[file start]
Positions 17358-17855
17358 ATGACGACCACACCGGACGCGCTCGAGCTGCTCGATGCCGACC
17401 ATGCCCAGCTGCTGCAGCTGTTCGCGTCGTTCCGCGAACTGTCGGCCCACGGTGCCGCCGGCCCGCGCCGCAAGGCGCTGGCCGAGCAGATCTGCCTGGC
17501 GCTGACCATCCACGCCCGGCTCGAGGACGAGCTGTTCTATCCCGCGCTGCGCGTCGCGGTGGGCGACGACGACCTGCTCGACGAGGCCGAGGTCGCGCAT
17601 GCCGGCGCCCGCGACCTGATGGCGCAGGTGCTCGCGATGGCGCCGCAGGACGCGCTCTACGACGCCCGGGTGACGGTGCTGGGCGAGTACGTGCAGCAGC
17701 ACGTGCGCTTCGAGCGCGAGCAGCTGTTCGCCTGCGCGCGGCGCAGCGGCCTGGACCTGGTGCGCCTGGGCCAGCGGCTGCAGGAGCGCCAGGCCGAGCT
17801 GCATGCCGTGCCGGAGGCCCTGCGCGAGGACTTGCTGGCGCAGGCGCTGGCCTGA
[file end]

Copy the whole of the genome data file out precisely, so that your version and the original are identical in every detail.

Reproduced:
Positions 17358-17855
17358 ATGACGACCACACCGGACGCGCTCGAGCTGCTCGATGCCGACC
17401 ATGCCCAGCTGCTGCAGCTGTTCGCGTCGTTCCGCGAACTGTCGGCCCACGGTGCCGCCGGCCCGCGCCGCAAGGCGCTGGCCGAGCAGATCTGCCTGGC
17501 GCTGACCATCCACGCCCGGCTCGAGGACGAGCTGTTCTATCCCGCGCTGCGCGTCGCGGTGGGCGACGACGACCTGCTCGACGAGGCCGAGGTCGCGCAT
17601 GCCGGCGCCCGCGACCTGATGGCGCAGGTGCTCGCGATGGCGCCGCAGGACGCGCTCTACGACGCCCGGGTGACGGTGCTGGGCGAGTACGTGCAGCAGC
17701 ACGTGCGCTTCGAGCGCGAGCAGCTGTTCGCCTGCGCGCGGCGCAGCGGCCTGGACCTGGTGCGCCTGGGCCAGCGGCTGCAGGAGCGCCAGGCCGAGCT
17801 GCATGCCGTGCCGGAGGCCCTGCGCGAGGACTTGCTGGCGCAGGCGCTGGCCTGA